Koheles says that fear of God is important for another reason. It is important FOR us because it is important TO us. True, a person has to work on fear of God because it is a Torah mitzvah. But, says the wisest man, a person should know that it is also what THEY want to do that changes the nature of the journey itself. Nothing motivates a person to acquire something more than their desire to have it.
What do you REALLY want from life? This is the question that Koheles is asking a person, and it is one which reverberates off the schach of the succah. Because, says Koheles, it is all too easy to think that one already knows the answer to this question, and yet be WRONG, even during their ENTIRE life.
The Torah, of course, has the answer. The Torah was only given to discuss this answer, and to direct people towards it. Every single word of Torah is a part of the answer, and every story, an example of it. Even the letters of the words themselves hint to the purpose of life, when one takes the time to learn how.
If man was made for a specific purpose, then we can only be happy fulfilling it. If Creation was made for this specific purpose, then we can only be happy using it this way. When we deviate from this path, warns Koheles, we create something called “vanity of vanities,” the ESSENCE of emptiness and meaninglessness.
So WHERE, and WHY do we go wrong?
The Talmud answers this question in, of all masechtos, Succah:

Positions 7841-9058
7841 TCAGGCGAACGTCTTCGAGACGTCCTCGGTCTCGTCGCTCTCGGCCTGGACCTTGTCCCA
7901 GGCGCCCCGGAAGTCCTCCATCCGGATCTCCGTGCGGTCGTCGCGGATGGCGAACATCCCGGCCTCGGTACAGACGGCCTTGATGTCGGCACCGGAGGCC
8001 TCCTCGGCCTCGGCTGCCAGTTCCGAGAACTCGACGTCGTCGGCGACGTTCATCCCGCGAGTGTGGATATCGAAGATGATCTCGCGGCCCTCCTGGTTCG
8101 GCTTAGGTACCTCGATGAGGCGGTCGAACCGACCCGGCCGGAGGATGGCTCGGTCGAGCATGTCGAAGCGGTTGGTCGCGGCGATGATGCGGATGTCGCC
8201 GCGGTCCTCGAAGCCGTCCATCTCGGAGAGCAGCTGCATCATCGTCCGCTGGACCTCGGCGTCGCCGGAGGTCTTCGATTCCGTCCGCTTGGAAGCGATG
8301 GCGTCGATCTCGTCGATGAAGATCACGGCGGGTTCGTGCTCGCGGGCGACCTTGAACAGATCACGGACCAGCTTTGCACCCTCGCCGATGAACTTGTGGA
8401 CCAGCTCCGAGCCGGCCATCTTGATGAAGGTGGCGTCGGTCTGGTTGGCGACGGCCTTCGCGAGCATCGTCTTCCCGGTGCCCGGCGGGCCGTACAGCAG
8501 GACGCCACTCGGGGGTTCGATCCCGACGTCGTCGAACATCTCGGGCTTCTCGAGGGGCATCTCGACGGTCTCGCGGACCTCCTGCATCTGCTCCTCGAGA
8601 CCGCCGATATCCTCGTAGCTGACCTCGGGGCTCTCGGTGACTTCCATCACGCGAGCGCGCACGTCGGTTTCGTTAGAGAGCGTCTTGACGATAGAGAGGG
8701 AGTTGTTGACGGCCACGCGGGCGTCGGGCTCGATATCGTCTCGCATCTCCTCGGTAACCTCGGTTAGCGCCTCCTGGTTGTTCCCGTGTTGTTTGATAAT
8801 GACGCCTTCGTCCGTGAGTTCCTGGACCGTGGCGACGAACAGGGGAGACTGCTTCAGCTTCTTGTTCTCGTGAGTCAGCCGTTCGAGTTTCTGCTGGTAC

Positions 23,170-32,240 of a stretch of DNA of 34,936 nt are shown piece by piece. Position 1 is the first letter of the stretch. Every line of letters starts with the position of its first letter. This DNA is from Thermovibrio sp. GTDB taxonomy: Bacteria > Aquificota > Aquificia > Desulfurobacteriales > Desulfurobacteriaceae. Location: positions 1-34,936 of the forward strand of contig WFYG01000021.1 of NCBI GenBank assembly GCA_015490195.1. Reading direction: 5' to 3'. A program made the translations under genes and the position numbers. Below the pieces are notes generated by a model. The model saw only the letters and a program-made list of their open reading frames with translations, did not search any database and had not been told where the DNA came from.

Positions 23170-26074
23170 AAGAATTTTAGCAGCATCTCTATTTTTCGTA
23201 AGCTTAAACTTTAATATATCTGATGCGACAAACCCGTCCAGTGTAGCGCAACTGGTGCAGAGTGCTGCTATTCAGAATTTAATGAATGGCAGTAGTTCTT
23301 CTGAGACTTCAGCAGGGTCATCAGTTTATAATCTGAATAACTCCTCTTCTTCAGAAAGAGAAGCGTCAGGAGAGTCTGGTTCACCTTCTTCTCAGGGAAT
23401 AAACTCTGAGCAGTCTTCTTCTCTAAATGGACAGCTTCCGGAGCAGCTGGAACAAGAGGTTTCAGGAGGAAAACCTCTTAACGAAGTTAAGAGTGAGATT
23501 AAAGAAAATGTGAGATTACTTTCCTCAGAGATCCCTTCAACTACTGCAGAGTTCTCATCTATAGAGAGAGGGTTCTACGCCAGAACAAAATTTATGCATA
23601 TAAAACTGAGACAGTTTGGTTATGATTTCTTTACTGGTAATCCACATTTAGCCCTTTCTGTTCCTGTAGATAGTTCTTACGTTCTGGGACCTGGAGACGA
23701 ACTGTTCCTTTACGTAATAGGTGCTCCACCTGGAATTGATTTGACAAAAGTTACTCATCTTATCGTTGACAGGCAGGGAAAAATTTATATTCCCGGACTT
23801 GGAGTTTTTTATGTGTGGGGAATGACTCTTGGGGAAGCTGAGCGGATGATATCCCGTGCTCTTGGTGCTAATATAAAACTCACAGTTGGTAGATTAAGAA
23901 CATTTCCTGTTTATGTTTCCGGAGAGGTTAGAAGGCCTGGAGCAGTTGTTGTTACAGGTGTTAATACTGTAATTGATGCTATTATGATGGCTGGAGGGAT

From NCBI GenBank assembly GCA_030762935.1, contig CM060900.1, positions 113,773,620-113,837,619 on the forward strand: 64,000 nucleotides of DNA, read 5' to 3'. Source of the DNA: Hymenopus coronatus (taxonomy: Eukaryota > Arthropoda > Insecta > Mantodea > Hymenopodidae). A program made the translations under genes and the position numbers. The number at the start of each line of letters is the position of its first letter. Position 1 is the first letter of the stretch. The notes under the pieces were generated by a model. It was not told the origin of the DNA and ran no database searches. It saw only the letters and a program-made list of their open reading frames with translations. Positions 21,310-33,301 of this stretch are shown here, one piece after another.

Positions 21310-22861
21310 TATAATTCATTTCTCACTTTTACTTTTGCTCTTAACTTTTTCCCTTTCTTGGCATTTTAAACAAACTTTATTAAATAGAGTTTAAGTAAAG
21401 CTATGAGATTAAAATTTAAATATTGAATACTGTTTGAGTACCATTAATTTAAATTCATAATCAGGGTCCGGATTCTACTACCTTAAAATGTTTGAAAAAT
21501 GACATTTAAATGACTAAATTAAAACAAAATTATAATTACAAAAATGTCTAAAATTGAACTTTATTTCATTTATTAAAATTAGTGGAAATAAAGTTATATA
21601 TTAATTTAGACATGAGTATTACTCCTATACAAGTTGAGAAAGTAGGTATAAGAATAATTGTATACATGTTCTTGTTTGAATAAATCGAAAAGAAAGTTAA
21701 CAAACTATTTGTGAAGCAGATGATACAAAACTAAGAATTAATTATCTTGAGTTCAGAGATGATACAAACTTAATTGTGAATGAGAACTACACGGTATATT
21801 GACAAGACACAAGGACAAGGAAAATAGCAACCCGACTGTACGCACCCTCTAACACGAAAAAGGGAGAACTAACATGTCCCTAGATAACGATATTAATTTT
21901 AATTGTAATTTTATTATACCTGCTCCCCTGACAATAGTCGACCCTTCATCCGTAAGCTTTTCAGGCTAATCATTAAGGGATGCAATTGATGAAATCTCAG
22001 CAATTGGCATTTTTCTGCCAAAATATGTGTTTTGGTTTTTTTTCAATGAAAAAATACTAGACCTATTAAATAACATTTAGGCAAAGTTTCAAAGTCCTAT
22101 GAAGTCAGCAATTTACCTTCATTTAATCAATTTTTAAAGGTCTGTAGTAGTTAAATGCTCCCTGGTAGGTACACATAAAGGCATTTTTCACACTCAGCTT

In the Time-to-Come, The Holy One, Blessed is He, will bring the Evil Inclination and slay it before the righteous and the evil. To the righteous, it will have the appearance of a towering hill, and to the evil it will have the appearance of a hair thread. These will cry and these will cry. The righteous will cry saying, “How were we able to overcome such a towering hill!” The evil also will cry saying, “How is it that we were unable to conquer this hair thread!” (Succah 52a)
It’s the yetzer hara’s fault. It’s the evil inclination that distort’s reality and makes us pursue “vanity of vanities.” It’s the yetzer hara that made Koheles necessary. Most people just listen to the yetzer hara, and take its word as fact. Koheles listens to the yetzer hara, and then says, “Let’s take a look at what it is saying, and see just how false its words really are.”
Because, teaches Koheles, if a person just goes the distance to work it through, they will be left, in the end, with the same conclusion: there is nothing more meaningful to pursue in life than fear of God. Once the “dust” of the yetzer hara settles, the only thing left standing is fear of God.
Thus, the same section of Talmud concludes:
The School of Rebi Yishmael taught, “If this repulsive wretch meets you, drag him to the Bais Midrash. If he is of stone, he will dissolve, if of iron he will shiver into fragments . . .” (Succah 52b)
The yetzer hara can also be found in a Bais Midrash, but rarely in the same manner that it is found in the world outside of it. The Torah lives in there. The Shechinah resides in there. Therefore, the Koheles-based truth, and therefore, the PURPOSE OF LIFE, is much clearer in there.
And this is why, as Rashi says about the very first word of the Torah, “Be-REISHIS,” the world was made for Torah. As it says:
The beginning—REISHIS—of wisdom is the FEAR OF GOD. (Mishlei 9:10)
The secrets of God to those who FEAR Him . . . (Tehillim 25:14)